Thinking about GREEN or ecological things would have been about the last thing I would have thought about growing up. I knew not to litter of course as that was unsightly and just wrong but I was not a tree hugger of any sort. These days we hear a lot about being green. Global warming is something that is on many people's minds. So many companies tout how green they or their products are - often as a sales gimmick. Not everyone is a believer but the fact is that even if you don't worry about the temperature of the world it is a good thing to keep it in nice shape for our kids and grand kids who will follow us.
We took stock of our methods in our shop and house to see how we were doing. What we found surprised me. Our decisions were largely based on lifestyle and economic choices but were also good for the environment.
Our workshop is in our backyard - about 300 feet from the house. I walk to work. I couldn't imagine commuting and never have. It's been a purposeful decision all of our lives. We live in the tiny town of Yarrow and walk to the bank, post office, restaurants and everything else in town too. The Yarrow business district is only three blocks long. It is all about living a lifestyle that suits us, but it turns out we win some big points here for being green.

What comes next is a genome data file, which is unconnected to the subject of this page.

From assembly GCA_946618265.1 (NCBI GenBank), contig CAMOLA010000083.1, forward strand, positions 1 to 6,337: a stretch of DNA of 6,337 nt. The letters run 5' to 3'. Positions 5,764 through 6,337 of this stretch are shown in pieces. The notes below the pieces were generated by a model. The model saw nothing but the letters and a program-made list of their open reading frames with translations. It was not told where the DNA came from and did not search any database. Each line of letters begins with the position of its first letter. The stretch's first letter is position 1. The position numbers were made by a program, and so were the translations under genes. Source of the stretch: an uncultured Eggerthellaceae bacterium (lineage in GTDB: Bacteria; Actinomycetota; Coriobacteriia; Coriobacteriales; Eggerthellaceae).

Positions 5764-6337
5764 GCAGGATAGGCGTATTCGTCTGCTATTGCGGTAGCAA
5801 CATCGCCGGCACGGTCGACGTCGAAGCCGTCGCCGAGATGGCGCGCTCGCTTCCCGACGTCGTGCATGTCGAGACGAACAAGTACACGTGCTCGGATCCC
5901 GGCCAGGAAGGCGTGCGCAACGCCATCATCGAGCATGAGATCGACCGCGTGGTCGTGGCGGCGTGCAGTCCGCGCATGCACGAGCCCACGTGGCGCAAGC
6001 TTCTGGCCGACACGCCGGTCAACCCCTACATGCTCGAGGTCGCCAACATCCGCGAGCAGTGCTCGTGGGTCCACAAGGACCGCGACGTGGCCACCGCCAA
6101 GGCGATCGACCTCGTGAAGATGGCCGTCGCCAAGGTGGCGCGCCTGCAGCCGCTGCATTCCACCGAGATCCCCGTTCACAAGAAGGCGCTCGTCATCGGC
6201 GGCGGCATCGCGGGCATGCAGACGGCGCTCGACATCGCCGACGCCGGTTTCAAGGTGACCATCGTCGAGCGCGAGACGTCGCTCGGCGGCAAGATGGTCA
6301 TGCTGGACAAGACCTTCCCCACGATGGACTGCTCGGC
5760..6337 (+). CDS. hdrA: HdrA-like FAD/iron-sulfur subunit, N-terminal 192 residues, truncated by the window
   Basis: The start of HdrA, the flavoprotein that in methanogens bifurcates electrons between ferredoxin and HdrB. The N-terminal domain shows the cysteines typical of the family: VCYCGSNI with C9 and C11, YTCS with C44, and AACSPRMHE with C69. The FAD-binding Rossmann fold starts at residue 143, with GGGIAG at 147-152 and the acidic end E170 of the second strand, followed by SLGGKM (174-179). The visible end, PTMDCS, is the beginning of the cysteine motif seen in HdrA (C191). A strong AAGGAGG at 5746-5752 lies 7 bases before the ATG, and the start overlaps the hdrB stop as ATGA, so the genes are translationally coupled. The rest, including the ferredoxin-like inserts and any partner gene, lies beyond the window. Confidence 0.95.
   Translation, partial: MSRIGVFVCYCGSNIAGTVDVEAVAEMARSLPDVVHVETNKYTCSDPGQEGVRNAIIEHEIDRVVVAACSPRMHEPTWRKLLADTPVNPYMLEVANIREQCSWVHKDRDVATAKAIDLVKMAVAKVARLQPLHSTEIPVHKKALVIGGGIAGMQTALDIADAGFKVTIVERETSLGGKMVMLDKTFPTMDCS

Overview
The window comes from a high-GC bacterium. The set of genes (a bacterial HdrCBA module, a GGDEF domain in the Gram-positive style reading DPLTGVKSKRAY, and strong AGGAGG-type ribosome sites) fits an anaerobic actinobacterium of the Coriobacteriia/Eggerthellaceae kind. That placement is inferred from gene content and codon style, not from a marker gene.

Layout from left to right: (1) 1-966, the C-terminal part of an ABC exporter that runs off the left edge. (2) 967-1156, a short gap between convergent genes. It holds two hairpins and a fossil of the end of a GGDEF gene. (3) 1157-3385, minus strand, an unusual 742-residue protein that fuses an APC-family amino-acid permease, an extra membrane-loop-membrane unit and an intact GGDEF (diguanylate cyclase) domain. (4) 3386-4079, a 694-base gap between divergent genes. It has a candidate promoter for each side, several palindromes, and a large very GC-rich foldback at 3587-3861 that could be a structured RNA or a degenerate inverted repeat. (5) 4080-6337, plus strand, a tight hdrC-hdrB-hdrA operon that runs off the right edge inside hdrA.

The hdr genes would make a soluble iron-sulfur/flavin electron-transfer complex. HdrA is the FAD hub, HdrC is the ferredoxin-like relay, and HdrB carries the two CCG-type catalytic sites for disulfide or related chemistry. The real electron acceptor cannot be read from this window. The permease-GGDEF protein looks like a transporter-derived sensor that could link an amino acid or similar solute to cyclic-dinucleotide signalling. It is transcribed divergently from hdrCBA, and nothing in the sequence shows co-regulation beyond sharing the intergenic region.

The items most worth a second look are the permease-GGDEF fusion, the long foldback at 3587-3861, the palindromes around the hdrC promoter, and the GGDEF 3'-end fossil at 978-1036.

Our shop truck is a Dodge Dakota. I like a small truck as it is easy to get around town and park too. The small truck uses less fuel than a big one would. To haul larger pieces or tools we use our trailers. Our second vehicle, a compact car is a gas miser. If I don't need the truck for my occasional errands I use it instead. More points for the environment.